The United Arab Emirates' Barakah nuclear power plant, a first for the Arab world, successfully started up Saturday in a region grappling with conflicts.
Here are some facts about the plant that consists of four nuclear reactors, designed to supplement the energy needs of a country which has substantial oil reserves but is investing heavily in renewables.
What is the UAE's nuclear program?
The $22.4 billion Barakah plant, on the Gulf coast west of Abu Dhabi, is being built by a consortium led by the Korea Electric Power Corporation.
When fully operational, the four reactors will generate 5,600 megawatts, around 25 percent of the UAE's electricity needs.
On Saturday, the UAE pushed the button on the first of the four reactors. Commercial operation of Unit 1 is planned for later this year.
"The full operation of Barakah plant in the near future will contribute to the UAE's efforts for development and sustainability," Hamad Alkaabi, the UAE representative to the International Atomic Energy Agency, told journalists in January.
The plant is a regional first. Neighboring Saudi Arabia has announced plans to build up to 16 nuclear reactors, but they have yet to materialize.
Why go nuclear?
The UAE's seven emirates have an energy-hungry population of 10 million, mostly expatriates. Its glass skyscrapers and their air-conditioning systems guzzle energy, particularly during the scorching summer.
The fourth largest crude producer in the OPEC cartel, the country was built on oil and sits on a huge, recently discovered gas field.
Nevertheless, it is spending billions to develop enough renewable energy to cover half of its needs by 2050.
Officials hope that as well as generating cheap electricity, the plant will elevate the UAE's status as a regional player with influence extending to Yemen, the Horn of Africa and Libya.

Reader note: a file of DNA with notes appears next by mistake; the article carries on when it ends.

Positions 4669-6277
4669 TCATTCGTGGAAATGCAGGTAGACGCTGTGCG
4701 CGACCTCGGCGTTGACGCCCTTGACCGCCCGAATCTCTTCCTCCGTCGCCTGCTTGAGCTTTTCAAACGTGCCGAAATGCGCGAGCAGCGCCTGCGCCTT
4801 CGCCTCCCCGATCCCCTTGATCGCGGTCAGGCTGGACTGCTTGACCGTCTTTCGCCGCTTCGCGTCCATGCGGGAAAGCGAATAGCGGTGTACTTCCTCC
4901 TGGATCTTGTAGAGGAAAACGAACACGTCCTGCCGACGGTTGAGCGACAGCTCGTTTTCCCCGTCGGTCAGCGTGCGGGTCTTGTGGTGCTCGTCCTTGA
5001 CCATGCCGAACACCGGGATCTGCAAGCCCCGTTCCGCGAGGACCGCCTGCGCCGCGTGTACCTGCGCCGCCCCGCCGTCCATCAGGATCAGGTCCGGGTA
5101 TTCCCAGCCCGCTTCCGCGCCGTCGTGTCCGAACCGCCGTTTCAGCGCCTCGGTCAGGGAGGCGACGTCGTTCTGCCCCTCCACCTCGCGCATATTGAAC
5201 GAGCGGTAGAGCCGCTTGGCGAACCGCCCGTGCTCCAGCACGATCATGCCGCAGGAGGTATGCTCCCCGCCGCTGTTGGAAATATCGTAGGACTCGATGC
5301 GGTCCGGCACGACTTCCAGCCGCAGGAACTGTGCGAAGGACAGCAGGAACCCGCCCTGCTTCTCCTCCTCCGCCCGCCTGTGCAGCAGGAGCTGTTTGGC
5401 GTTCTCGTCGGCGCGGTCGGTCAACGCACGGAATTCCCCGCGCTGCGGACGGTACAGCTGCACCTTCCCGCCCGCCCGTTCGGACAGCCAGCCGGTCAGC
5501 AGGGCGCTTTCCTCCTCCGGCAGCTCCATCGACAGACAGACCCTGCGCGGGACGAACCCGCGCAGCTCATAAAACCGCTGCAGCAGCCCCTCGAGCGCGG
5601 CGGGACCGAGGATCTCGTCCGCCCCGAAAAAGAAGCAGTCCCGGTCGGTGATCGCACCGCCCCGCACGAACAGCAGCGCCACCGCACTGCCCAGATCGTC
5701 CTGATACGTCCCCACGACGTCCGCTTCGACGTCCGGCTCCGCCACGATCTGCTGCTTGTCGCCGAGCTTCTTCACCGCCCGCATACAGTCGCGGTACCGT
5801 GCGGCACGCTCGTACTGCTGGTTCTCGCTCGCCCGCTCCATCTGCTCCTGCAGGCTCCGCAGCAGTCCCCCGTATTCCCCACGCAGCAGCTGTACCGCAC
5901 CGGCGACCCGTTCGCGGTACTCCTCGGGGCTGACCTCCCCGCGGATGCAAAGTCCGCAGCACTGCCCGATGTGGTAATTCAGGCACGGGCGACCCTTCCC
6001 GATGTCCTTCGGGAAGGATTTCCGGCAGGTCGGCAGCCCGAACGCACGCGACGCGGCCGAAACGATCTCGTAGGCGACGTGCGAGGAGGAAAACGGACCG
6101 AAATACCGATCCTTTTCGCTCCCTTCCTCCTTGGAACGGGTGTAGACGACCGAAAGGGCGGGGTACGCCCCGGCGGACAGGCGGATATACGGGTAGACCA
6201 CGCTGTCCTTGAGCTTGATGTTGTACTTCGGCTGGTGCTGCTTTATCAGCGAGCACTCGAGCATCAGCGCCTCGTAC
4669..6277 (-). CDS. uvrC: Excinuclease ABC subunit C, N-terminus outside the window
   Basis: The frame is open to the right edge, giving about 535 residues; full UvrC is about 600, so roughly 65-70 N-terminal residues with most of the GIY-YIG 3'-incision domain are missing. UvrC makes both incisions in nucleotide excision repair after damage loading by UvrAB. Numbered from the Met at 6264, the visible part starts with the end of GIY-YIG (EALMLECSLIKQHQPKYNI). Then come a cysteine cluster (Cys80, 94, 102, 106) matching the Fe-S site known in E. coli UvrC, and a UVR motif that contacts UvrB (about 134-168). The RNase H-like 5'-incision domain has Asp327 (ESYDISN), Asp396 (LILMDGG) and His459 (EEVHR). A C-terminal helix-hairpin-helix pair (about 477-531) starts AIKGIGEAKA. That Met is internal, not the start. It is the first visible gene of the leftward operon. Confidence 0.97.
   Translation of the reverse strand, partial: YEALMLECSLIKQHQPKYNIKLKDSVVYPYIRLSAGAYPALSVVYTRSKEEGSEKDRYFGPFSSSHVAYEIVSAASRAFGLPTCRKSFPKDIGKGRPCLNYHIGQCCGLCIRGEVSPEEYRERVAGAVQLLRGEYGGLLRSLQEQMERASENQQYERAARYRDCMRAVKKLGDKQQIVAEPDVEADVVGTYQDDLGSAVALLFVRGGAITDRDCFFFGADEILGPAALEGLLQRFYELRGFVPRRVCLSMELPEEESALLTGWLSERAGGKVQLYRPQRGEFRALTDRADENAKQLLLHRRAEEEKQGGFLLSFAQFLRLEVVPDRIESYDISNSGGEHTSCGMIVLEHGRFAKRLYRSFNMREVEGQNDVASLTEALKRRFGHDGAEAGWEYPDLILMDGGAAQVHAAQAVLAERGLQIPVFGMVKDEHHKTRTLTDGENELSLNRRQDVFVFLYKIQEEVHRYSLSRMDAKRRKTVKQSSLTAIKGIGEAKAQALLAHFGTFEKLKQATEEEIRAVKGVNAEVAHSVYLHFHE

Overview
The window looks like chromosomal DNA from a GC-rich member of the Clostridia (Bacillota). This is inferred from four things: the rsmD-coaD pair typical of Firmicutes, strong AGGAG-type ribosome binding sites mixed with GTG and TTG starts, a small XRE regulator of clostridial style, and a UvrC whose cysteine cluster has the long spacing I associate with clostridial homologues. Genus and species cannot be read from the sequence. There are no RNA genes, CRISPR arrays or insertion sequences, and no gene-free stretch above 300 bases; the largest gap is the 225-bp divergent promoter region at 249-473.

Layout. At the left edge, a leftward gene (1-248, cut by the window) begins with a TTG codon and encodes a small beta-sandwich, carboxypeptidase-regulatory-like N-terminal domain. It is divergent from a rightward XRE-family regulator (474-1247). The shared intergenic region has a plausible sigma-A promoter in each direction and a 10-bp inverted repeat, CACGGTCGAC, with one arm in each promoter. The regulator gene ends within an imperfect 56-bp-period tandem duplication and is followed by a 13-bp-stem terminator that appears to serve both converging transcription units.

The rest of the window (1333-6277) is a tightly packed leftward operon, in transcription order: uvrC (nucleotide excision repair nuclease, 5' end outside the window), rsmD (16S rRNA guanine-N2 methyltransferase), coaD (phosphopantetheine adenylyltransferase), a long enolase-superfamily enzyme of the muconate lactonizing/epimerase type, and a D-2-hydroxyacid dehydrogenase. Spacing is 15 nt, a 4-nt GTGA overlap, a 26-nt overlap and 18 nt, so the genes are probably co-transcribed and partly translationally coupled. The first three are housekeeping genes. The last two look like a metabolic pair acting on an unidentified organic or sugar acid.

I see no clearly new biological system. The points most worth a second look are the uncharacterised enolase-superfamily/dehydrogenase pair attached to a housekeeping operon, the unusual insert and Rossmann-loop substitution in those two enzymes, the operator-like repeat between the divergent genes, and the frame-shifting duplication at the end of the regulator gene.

"This is part of the UAE's drive to diversify its energy economy, reduce dependence on fossil fuels and project its image as a regional leader in science and technology," said one Gulf analyst.
Other big projects include a homegrown space program which sent the first Emirati astronaut into space last year and a probe to Mars last month.
Is it safe?
The first of the Barakah plant's reactors had been due to come online in late 2017, but that was delayed several times to meet regulations.
"There have been delays in issuing the required licence (from the country's atomic regulator) to ensure the safety of the nuclear plant," the Gulf analyst said.
The UAE has repeatedly said its nuclear ambitions are for "peaceful purposes" and moved to dispel any concerns over safety.
It cites more than 40 international missions and reviews by the International Atomic Energy Agency (IAEA) and World Association of Nuclear Operators (WANO) since 2010, demonstrating its commitment to transparency.
Residents living within 50 kilometres (30 miles) of the plant have been instructed on what to do in the event of an accident.
The UAE has said it will not be developing a uranium enrichment program or nuclear reprocessing technologies.
How's the neighborhood?
The Barakah plant is located near the border with Saudi Arabia, closer to the Qatari capital Doha than to the UAE capital Abu Dhabi. It lies on the Emirates coast, separated from Iran by troubled Gulf waters.
Iran has a nuclear power plant of its own on the Gulf coast, built by Russia after years of delay outside the city of Bushehr.
Relations between Iran and the UAE, a staunch U.S. ally, have deteriorated as Washington has pursued a "maximum pressure" policy against Tehran and accused it of attacking oil tankers in Gulf waters.
A missile and drone attack that knocked out half of energy giant Saudi Aramco's production was claimed by Yemen's Huthi rebels, but Washington pointed the finger at Iran.
"The 2019 attack on Aramco highlighted the vulnerability of the Gulf's energy infrastructure to external attacks," the Gulf analyst said.
Tensions pitting Iran against the U.S. and its allies "increases the vulnerability of new energy infrastructure to the possibility of such attacks."
Meanwhile Qatar, the target of a boycott by Saudi Arabia, the UAE and others since June 2017, last year said the plant poses a "flagrant threat to regional peace and environment".
The Emirates said there was no cause for concern, reiterating its commitment to "the highest degree of nuclear safety, security and nuclear non-proliferation".